For students coming from the Mainland, one of the biggest hurdles is presented not only by the SAT cheating scandal, by also by the use of unethical agents. This has placed students coming from China in a tough spot. Considering all applicants this fall, not just Chinese students, many schools in their early round applications seemed to have deferred – moved to another phase of the application process – either an early round two or regular. I have spoken to a number of my colleagues and some US students who have mentioned this.
Like boarding schools, many universities are now employing IntialView or CIEE interviews to provide more information on applicants to get a better sense of overall English ability from speaking to writing. Some schools like University of Pennsylvania are in the process of attempting to interview 100 percent of their applicants. Universities are not using these methods in exactly the same sense as boarding schools, but it is apparent that schools are beginning to realize that a high TOEFL score does not mean fluency. Professors are the main reason for these additional steps as they are finding that many high scoring TOEFL students cannot survive in their lectures and discussions.
I think it is also important to restate the fact that universities, like boarding schools, are looking to create diverse vibrant communities. At universities there are many more interested parties playing a role. Schools are looking to provide more diverse classes but the numbers just keep growing. One top school mentioned the other day that in this year’s applicant pool, they have added 700 new schools from around the world. So if even one student applies from a new school, that adds new diversity to the applicant pool. Consider too that schools need to focus on their local populations, regional access, as well as economic and cultural diversity while focusing on improving the quality of the students they admit. Another school admitted that they need to add ten SAT points to their average SAT for the incoming class for each year. While ten points does not seem like much, what it means is that if they take students on the lower end of the SATs, they need to add more at the top end to recalibrate upward.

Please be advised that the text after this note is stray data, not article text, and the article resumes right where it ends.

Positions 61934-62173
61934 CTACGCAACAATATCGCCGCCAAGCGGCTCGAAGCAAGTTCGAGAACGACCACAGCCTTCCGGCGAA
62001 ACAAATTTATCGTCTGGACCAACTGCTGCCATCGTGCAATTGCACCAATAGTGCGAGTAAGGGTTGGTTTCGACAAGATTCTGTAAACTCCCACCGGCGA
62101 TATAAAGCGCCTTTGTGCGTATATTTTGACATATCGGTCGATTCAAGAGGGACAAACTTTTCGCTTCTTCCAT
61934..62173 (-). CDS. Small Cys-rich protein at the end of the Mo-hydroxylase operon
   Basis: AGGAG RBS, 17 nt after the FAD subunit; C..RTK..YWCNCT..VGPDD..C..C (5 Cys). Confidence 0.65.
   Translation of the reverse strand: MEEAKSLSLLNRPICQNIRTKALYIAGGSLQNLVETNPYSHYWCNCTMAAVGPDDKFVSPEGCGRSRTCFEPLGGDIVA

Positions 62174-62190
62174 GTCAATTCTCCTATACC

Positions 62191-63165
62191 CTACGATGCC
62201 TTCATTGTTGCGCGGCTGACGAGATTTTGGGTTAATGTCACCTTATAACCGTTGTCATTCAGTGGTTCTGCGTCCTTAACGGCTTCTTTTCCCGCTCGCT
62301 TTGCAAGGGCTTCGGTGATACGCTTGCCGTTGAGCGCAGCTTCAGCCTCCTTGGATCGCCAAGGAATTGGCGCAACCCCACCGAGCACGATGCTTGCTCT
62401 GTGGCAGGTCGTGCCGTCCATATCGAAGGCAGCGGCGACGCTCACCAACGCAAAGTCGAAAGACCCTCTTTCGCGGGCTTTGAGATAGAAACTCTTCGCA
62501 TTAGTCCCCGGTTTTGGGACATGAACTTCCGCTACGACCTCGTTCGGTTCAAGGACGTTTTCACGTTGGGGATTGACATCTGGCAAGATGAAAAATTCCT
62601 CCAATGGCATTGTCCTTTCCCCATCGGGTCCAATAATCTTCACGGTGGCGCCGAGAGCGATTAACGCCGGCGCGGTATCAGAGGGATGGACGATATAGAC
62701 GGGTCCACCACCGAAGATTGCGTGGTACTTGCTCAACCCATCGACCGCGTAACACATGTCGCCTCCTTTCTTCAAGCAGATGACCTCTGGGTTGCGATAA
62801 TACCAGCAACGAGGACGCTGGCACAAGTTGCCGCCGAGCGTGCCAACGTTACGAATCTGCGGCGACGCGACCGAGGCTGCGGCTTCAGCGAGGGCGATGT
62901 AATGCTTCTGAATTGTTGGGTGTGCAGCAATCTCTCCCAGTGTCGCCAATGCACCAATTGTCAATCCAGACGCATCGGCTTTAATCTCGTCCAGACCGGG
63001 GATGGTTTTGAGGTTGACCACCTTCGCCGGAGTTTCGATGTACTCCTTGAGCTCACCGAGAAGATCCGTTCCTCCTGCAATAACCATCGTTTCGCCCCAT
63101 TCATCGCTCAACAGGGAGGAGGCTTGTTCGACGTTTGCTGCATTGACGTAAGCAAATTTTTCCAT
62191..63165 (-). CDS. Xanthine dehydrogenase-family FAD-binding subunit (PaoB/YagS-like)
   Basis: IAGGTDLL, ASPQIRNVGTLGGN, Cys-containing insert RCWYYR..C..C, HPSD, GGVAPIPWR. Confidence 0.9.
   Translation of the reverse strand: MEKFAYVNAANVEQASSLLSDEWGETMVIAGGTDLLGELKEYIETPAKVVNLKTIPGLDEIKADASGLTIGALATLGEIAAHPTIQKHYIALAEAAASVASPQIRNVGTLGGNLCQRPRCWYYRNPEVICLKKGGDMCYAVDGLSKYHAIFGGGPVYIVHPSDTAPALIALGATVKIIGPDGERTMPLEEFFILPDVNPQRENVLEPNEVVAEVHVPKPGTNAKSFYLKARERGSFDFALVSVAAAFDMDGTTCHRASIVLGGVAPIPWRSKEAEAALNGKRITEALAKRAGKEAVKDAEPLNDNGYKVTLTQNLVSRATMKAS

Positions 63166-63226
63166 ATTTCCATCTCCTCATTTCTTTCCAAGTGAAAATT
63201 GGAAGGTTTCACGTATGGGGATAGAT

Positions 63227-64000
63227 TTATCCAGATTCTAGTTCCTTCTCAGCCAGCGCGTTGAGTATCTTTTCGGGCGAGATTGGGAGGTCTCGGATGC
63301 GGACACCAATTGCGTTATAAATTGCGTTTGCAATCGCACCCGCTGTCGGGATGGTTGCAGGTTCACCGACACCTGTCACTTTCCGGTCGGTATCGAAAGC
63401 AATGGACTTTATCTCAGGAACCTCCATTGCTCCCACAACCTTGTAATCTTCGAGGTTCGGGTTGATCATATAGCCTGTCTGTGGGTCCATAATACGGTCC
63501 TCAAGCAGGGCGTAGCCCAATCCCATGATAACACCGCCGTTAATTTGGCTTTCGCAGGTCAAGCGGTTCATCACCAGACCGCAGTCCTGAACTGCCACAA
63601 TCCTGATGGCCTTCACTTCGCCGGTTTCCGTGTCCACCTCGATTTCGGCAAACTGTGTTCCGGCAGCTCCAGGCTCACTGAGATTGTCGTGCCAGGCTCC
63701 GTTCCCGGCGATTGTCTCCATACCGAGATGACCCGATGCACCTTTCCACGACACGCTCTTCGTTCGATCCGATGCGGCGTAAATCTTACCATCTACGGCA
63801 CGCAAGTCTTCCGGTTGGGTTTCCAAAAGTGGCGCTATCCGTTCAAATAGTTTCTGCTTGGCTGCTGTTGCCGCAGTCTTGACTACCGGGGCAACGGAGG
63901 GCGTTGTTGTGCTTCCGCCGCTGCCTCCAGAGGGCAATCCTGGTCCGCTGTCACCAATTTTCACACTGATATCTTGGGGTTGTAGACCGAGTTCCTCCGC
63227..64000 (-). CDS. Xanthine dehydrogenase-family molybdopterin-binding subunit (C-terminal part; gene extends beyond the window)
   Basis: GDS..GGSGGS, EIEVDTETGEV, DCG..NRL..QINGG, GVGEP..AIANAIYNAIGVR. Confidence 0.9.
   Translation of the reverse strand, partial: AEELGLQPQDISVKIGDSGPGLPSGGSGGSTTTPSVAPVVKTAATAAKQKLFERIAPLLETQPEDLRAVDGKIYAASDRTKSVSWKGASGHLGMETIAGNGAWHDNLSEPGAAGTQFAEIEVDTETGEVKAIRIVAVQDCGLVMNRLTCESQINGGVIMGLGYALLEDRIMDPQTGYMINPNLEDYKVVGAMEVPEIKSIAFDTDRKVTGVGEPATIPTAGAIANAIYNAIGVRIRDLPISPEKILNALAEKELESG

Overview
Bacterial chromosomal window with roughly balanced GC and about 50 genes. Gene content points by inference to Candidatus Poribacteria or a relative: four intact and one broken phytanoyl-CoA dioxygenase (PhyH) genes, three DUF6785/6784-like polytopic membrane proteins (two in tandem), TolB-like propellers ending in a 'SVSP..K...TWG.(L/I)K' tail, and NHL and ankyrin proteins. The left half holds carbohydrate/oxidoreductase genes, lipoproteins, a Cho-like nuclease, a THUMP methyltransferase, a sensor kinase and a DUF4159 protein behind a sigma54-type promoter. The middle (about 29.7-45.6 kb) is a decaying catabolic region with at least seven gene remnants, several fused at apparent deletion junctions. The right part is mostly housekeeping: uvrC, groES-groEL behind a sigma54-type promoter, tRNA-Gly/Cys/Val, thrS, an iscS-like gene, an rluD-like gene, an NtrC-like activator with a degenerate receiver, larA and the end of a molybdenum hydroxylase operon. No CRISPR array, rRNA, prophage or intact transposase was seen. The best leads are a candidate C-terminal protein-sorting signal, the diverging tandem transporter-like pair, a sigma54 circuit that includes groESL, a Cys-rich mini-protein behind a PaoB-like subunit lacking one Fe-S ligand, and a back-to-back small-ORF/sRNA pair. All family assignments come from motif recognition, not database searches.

What I see is that the application process for university is getting a bit more complex but the results – decisions that will be coming in the next few months – will leave a number of students moaning. To prepare for that potential outcome, I will continue to state the following: don’t have a dream school, consider all of your options, make sure you have a Plan B and most importantly, if you don’t get into that top set of schools, remember these two things:
- Education happens everywhere, all the time.
- Smart students go everywhere – Top schools and community colleges.
What does this mean? No matter where you get in, if you apply yourself, you can get a fantastic education anywhere.
Photo: CollegeDegrees360 (flickr)